Showing posts from November, 2018

Dragons, Kings, Queens, & Horses

My kids and I play make believe often. We take turns being dragons and knights, princes and princesses, wizards and trolls, and kings and queens. In one of our recent playtimes they introduced a new character: a horse. I was sitting on my throne made of pillows in my castle made of cushions protected by walls formed from blankets when my kids collectively agreed, “Dad, you’re a horse.”  After a bit of arguing and negotiation it became clear that my short-lived reign was at an end. My new role was to crawl around my house on my hands and knees with a kid on my back while the two other kids shouted instructions from on high. My knees ached, my glasses got bent, my back was bruised, my shirt collar was stretched beyond repair and I loved every minute of it.  Regardless of our age, I think we all like to dream about being kings and queens. We seek autonomy and power. We long for the freedom to make our own choices, set our own schedules, and chart our own course. We want to sur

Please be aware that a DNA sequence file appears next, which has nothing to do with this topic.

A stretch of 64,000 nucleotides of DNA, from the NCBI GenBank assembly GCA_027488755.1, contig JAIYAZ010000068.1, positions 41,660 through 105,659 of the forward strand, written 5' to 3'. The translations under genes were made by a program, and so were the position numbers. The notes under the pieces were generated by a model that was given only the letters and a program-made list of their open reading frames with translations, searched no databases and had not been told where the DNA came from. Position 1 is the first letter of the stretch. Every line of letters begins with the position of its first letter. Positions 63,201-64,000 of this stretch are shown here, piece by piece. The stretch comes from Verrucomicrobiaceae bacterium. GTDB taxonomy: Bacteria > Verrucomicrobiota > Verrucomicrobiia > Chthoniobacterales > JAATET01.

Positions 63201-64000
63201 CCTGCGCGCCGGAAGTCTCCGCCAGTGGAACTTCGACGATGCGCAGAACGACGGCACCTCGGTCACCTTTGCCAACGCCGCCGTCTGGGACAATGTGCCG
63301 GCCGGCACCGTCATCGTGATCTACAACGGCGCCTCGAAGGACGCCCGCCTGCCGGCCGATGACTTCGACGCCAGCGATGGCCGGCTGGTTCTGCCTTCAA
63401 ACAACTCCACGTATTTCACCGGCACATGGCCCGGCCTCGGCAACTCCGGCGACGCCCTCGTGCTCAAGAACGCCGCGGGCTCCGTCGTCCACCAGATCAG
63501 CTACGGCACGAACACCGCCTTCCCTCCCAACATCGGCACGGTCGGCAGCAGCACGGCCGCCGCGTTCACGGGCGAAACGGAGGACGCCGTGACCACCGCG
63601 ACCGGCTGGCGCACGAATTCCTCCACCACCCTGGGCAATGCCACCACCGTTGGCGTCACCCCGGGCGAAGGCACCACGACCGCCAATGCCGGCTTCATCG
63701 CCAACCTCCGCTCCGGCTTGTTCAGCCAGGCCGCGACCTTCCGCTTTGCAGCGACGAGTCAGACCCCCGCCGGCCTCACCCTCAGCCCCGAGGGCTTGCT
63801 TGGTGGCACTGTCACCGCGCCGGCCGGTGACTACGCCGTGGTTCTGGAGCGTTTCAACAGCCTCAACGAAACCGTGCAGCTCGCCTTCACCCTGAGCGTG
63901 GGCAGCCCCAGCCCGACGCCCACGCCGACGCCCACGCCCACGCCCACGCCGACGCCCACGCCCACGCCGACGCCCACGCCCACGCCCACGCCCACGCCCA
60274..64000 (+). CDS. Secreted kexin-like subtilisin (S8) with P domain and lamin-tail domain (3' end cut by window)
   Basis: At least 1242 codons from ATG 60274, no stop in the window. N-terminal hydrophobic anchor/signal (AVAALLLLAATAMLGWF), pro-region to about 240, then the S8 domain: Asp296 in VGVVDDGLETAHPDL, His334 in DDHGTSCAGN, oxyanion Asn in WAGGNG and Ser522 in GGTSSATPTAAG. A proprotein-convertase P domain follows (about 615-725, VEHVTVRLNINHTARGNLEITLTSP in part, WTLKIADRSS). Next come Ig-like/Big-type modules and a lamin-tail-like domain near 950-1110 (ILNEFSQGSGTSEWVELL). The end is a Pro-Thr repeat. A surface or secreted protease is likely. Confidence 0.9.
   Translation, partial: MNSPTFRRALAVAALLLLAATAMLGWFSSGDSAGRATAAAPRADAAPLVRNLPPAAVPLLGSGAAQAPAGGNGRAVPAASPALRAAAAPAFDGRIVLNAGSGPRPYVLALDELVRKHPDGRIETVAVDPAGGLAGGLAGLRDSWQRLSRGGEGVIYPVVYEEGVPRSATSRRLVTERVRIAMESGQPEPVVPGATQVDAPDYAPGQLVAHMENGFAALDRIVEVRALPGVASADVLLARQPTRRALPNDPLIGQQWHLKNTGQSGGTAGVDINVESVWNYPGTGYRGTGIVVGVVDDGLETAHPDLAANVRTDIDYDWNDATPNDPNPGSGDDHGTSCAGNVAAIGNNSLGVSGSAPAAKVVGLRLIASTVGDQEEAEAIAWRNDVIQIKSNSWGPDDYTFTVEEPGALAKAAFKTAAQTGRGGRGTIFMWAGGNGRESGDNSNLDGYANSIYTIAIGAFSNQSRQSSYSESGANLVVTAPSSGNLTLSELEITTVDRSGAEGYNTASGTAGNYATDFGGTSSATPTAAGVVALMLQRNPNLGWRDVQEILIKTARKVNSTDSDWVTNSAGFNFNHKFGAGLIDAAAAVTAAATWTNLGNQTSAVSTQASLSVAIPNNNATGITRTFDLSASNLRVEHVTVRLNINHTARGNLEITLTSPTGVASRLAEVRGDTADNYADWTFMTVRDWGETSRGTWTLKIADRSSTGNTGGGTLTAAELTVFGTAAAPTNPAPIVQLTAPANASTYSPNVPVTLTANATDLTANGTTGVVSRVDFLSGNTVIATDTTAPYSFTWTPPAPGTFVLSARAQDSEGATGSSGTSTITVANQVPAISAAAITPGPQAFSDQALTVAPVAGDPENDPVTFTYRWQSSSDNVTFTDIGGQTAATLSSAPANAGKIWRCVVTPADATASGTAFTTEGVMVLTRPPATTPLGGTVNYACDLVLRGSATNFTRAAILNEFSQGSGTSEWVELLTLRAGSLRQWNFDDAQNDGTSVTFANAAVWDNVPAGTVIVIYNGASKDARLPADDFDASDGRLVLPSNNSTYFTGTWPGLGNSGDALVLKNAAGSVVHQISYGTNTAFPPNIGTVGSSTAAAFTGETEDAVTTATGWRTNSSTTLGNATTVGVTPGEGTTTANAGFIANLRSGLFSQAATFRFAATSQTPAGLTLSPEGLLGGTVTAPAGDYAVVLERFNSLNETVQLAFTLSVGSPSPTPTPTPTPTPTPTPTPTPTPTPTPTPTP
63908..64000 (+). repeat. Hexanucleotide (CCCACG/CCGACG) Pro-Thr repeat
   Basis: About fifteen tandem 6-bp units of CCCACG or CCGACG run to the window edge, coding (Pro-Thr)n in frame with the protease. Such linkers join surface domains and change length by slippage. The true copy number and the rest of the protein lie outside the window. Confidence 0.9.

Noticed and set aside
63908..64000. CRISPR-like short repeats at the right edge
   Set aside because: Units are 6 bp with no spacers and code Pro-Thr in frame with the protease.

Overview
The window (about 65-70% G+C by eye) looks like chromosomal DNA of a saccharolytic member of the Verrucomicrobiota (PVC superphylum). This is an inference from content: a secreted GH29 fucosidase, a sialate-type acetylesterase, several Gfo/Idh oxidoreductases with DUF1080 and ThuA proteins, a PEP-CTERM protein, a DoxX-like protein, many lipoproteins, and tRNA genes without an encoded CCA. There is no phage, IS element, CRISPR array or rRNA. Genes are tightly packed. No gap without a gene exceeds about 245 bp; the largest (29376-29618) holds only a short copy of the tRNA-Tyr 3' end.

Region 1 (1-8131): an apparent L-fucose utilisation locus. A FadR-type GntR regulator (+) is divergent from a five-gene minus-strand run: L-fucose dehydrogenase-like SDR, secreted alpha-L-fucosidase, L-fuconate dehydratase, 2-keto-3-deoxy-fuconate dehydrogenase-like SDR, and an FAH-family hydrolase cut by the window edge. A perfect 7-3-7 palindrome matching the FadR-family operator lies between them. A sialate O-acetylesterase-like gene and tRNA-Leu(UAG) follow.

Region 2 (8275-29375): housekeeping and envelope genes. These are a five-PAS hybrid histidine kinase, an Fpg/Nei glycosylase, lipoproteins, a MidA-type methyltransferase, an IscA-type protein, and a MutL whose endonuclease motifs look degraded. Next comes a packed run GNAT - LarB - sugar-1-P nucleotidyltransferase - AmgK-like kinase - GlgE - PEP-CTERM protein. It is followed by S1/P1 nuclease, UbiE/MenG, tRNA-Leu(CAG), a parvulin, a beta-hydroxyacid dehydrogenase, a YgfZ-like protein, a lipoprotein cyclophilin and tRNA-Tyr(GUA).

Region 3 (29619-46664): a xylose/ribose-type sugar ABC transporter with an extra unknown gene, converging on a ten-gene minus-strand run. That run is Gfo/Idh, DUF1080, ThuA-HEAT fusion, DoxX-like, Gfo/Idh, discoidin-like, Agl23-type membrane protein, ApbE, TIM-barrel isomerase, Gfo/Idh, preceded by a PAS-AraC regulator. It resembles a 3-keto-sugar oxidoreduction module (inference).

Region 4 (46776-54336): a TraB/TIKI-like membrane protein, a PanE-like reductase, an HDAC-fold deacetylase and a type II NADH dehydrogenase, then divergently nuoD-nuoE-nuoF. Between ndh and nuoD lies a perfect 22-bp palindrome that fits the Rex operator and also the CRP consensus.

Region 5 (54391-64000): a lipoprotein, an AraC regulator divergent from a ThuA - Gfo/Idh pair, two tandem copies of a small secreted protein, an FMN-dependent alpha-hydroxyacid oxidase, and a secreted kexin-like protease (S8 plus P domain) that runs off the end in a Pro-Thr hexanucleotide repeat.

My children have entirely way too many books (and stuffed animals and toys and crayons and clothes). And so, recently in an effort to clean their rooms and teach them a lesson I challenged them to find all the books they weren’t going to read again and put them in a pile so we could donate them to kids who don’t have any. I explained to them that when you have a lot it’s always nice to help people who only have a little.  When I left the room I expected to return to a short pile of pathetic looking books – books without their covers and with pages torn out, drawn on, and dog-eared. I figured they’d each grab one or two of these old books, throw it in the pile and call it a day. I was amazed to discover the opposite. Not only did they create a large pile of books, but also their pile contained some of their best, newest and most favorite stories.  Then, I panicked a little bit.  I said to my daughters who are four and six years old, “Hey guys, good work here but are you sur